Finally, defendant urges a point which we believe has some legal merit. He asserts that the court below at the time of the entrance of the plea of guilty failed to advise him as to the maximum sentence which could be imposed under the plea. We have examined his position in the light of our former decisions and of the decision of the U.S. Supreme Court in Boykin v. Alabama, 395 U.S. 238, 89 S.Ct. 1709, 23 L.Ed.2d 274. There it was decided that since by a plea of guilty a defendant surrenders three constitutional rights — the right to remain silent, the right to a jury trial, and the right to confront witnesses against him — the record must affirmatively show that the plea was intelligent and voluntary. We think the decision, by the use of the word "intelligent", must have been intended to be the equivalent of that part of Federal Rule 11 which requires that the federal judge determine that a plea is made with an understanding of the "consequences of the plea."
We have also examined the federal cases construing Rule 11. In at least eight of the eleven federal circuits the words "consequences of the plea" have been held to mean that a defendant is required to have been advised of the highest range of the possible sentence before pleading. See Durant v. United States, 410 F.2d 689 (1st Cir.); Jones v. United States, 440 F.2d 466 (2nd Cir.); Berry v. United States, 412 F.2d 189 (3rd Cir.); Pilkington v. United States, 315 F.2d 204, 210 (4th Cir.); James v. United States, 388 F.2d 453 (5th Cir.);
In our case, State v. Griswold, 105 Ariz. 1, 457 P.2d 331, we held that Boykin v. Alabama would be applied prospectively only and we have so applied it in numerous cases since. However, the plea in the present case was taken by the court on March 24, 1970, after the date of the Boykin decision June 2, 1969. Since the record does not show that defendant's plea was made with knowledge of the possible consequences, it does not affirmatively appear that it was intelligently made.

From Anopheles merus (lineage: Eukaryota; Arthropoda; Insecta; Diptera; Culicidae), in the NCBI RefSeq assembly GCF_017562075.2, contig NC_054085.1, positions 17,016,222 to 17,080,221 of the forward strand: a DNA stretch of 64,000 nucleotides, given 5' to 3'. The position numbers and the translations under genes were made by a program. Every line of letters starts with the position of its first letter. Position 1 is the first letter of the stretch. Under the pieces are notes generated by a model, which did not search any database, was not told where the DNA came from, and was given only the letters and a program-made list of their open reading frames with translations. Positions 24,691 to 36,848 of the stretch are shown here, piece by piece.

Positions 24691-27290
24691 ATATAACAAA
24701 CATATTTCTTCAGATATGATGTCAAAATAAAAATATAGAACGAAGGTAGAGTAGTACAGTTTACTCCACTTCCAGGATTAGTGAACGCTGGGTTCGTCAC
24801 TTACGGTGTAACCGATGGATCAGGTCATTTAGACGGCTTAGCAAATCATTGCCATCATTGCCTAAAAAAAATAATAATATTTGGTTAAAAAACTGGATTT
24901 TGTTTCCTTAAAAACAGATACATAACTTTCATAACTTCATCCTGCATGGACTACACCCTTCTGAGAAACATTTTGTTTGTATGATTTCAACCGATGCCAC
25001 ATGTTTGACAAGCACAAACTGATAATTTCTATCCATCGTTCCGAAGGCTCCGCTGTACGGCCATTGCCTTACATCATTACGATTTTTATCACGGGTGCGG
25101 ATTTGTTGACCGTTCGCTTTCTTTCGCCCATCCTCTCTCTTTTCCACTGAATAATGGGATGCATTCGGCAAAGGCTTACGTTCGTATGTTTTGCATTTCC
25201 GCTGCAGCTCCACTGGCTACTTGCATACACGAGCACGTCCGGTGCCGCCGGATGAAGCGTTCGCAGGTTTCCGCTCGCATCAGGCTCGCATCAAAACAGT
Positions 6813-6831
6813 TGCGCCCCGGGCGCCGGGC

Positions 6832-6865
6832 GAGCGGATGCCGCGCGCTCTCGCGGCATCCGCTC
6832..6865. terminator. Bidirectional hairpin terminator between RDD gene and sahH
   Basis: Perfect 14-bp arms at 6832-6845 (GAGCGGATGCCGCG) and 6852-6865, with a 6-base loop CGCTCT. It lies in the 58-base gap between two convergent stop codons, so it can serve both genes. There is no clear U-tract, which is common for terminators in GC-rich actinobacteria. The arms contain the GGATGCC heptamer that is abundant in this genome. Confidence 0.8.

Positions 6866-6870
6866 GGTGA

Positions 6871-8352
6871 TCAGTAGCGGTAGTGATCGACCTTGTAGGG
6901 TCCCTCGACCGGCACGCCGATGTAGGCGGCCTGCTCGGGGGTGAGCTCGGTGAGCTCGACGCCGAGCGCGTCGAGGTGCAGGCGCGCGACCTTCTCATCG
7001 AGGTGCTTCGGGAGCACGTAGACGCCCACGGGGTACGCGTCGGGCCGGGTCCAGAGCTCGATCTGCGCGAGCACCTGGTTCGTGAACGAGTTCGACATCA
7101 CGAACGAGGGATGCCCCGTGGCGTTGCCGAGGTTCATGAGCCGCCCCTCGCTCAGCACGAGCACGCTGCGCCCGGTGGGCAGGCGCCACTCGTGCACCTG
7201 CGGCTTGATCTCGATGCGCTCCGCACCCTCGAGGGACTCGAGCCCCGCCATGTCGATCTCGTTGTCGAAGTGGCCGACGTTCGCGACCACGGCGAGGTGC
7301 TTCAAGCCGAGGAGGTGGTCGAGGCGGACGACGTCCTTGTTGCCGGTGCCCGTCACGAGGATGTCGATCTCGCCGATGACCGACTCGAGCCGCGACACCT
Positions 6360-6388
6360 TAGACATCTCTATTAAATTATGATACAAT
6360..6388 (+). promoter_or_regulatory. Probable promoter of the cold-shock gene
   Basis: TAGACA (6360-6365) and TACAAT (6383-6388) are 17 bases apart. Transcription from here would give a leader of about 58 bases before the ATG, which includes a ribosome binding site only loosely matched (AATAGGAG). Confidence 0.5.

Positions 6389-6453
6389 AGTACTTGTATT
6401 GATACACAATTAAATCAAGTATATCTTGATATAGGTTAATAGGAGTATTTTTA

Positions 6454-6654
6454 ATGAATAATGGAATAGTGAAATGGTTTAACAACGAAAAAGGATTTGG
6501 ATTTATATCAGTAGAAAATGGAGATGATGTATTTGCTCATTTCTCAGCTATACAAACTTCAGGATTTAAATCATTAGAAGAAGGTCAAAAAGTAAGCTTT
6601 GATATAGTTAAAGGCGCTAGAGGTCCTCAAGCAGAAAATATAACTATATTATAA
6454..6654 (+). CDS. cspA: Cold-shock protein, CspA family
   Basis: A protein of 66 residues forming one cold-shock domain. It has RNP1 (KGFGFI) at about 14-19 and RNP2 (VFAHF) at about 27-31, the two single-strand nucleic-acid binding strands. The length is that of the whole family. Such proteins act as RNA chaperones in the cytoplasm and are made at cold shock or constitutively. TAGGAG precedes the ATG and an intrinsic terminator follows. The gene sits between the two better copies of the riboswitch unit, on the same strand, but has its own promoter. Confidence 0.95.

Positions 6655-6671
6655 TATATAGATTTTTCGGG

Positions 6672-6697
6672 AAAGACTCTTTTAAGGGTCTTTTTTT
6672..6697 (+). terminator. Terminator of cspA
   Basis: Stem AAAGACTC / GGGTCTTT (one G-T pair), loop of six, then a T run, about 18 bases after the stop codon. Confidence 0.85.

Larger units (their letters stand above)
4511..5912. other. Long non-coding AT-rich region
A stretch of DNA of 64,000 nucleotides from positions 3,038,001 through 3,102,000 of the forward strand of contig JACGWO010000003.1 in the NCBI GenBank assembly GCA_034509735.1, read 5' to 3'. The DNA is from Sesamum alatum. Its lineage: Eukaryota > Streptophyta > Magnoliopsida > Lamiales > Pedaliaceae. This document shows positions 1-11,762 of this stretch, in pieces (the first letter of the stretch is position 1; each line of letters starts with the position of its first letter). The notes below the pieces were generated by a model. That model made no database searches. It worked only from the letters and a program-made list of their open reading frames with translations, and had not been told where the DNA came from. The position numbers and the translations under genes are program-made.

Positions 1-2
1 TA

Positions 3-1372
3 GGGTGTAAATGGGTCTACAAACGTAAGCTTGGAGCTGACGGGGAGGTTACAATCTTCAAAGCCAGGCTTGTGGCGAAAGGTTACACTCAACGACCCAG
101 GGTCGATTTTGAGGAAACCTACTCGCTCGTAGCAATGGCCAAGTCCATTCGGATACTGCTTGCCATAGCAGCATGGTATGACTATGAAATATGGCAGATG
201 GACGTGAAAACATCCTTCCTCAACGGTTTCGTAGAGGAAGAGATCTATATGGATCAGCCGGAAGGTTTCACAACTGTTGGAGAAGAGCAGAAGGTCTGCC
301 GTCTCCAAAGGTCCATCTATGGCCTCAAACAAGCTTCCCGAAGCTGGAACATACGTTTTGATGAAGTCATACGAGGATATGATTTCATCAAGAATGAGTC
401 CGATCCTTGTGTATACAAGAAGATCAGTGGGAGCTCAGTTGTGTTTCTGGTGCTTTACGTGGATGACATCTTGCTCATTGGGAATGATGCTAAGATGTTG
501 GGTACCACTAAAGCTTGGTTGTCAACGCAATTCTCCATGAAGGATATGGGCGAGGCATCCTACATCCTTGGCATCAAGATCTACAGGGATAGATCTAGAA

The judgment of conviction and the plea of guilty need not necessarily be set aside. Defendant was originally charged with assault with a deadly weapon while armed with a gun. Prior to the entrance of the plea of guilty, the State amended the information to a charge of assault with a deadly weapon. By A.R.S. § 13-249, assault with a deadly weapon is punishable by imprisonment for not less than one nor more than ten years, by a fine not exceeding $5,000, or both. By the same statute, assault while armed with a gun is punishable by imprisonment for the first offense for not less than five years. The maximum punishment for assault while armed with a gun is, of course, whatever number of years more than five which the court may choose to impose as the minimum to an indeterminate sentence.
Since the record reflects that the defendant voluntarily pled guilty to the amended information and he does not urge that he was unaware of the consequences of his plea, we would ordinarily assume that his lawyer advised him of the possible benefits to be derived from a plea of guilty to the reduced charge and, therefore, of the differences in the range of punishments. But, since the record does not affirmatively show that Hooper was advised he could receive up to ten years, we will order that this case be returned to the Superior Court of Maricopa County, with directions that an evidentiary hearing be held to determine whether defendant was advised by his counsel before pleading guilty to the amended information of the possible range of sentence.
If the court below finds that the defendant was adequately informed as to the differences in the penalties, then it will advise this Court by appropriate findings of fact, in which event, if the findings are supported by the evidence, the judgment of conviction will be affirmed. If the court below finds that the defendant was not advised by his counsel of the respective differences in the range of punishments, it is directed to set aside the plea of guilty, reinstate the original information, and expeditiously proceed to trial.
LOCKWOOD and CAMERON, JJ. concur.